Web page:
The menu on this website uses a JavaScript for enhanced function in older browsers.

Connecting People and Ideas for Integrated Development

School Governance and Student Performance Improve After SUNY/CID Trains 54,720 Local School Board Members

Quality Assurance and Standards Officer of Vihiga County Jonah Mukoro (Left) and Luanda Sub-County Education Officer John Khanyiri (right).

Quality Assurance and Standards Officer of Vihiga County Jonah Mukoro (Left) and Luanda Sub-County Education Officer John Khanyiri (right) inspecting a construction site in Kima primary school in Vihiga County. The school boasts an improved mean score in national exams. Photo Credit - Teddy Chenya

In 2014, USAID awarded SUNY/CID a five year contract for $49 million referred to as AHADI (Agile and Harmonized Assistance for Devolved Institutions). The purpose of AHADI is to support Kenya’s vision and agenda for achieving the promise of devolution by promoting governance systems that are transparent, accountable, and effective in service delivery and responsive to empowered citizens.

Education Board members in Wanzauni village of Makueni County in Kenya’s eastern region had little understanding of how important their roles could be in preventing governance malpractice in primary schools. They had not made the connection between their active participation in the Boards of Management (BOMs) and the performance of their children in the Wanzauni Primary School.

The situation has changed following intensive training delivered by the Ministry of Education with the support of SUNY/CID. Board meetings have become vibrant, with members engaging the school management in practical discussions about children’s absenteeism and their uptake of learning, and on matters such as expenditure and procurement, which have a bearing on the extent to which facilities in school create an enabling environment for learning.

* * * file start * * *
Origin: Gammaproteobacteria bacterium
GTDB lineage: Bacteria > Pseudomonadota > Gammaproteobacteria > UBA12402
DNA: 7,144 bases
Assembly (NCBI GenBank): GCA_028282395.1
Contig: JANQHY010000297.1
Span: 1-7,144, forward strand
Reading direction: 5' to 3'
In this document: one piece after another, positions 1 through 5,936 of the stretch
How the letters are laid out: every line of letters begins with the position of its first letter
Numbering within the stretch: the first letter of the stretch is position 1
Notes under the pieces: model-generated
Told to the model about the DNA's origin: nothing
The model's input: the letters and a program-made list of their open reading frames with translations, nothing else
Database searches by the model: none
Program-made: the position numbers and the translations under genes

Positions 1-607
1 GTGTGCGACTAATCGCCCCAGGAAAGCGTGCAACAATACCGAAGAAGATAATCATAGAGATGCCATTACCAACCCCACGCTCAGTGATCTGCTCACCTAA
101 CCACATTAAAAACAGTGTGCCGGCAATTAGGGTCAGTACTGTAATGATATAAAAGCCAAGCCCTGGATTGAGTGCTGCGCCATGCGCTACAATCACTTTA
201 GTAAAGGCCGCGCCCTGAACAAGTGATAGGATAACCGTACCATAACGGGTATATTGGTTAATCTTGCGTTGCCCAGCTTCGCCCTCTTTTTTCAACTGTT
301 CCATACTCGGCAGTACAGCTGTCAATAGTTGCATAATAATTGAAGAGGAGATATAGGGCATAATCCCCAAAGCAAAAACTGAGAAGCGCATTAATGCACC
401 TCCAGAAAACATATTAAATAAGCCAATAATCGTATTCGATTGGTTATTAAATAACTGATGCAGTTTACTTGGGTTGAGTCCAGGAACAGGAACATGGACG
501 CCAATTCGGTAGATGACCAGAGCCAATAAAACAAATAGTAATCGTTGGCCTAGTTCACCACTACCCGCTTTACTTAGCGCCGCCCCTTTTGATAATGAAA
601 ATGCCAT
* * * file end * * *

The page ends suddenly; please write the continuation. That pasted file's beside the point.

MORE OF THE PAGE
"Our working relationship with the school head has improved since we attended the training on our roles and mandate at Emale Secondary School. The parents' views on the management of the school are well represented," says Janet Mutuku, the Chair of the Parents Association and member of Wanzauni Primary School BOM.

Meshack Nzwili, a parent at the Wanzauni Primary School, poses with a pupil, Lucia Muthoki, displaying a badge established to help improve completion and performance.

Meshack Nzwili, a parent at the Wanzauni Primary School, poses with a pupil, Lucia Muthoki, displaying a badge established to help improve completion and performance. Photo Credit - Teddy Chenya

Janet is one of the 54,720 BOM members – 34 percent of whom are women – from 11,523 public primary schools that underwent a two-day training on the roles and responsibilities of BOMs in the management of basic education institutions.

In Vihiga County, Epanga Primary School attributes an increase in their mean score from 267 in 2017 to 293 in 2018 to better school management and a higher sense of ownership by parents, teachers, and the community after they attended a BOM training in April 2018.

Ruth Ambasa, the School's Headteacher, notes that financial management in the school has greatly improved since the training. Budget making is now an inclusive and consultative process. "Previously, I would create a budget list and the chair would approve for funds withdrawals to be made. Now, the budget lines are clearer, and the approval process is better." Ruth notes that the school has allocated funds for the purchase of essential equipment such as a printer, which has simplified communication. Because of consultative budget making the school is now completing construction of a borehole for a well which stalled for 'lack of resources.'

"Our BOM Chair helped us understand our role in promoting the best interests of the institution and fostering development," says Meshack Nzwili, a parent at the Wanzauni Primary School.

See more of SUNY/CID's work in Kenya

Posted June 24, 2019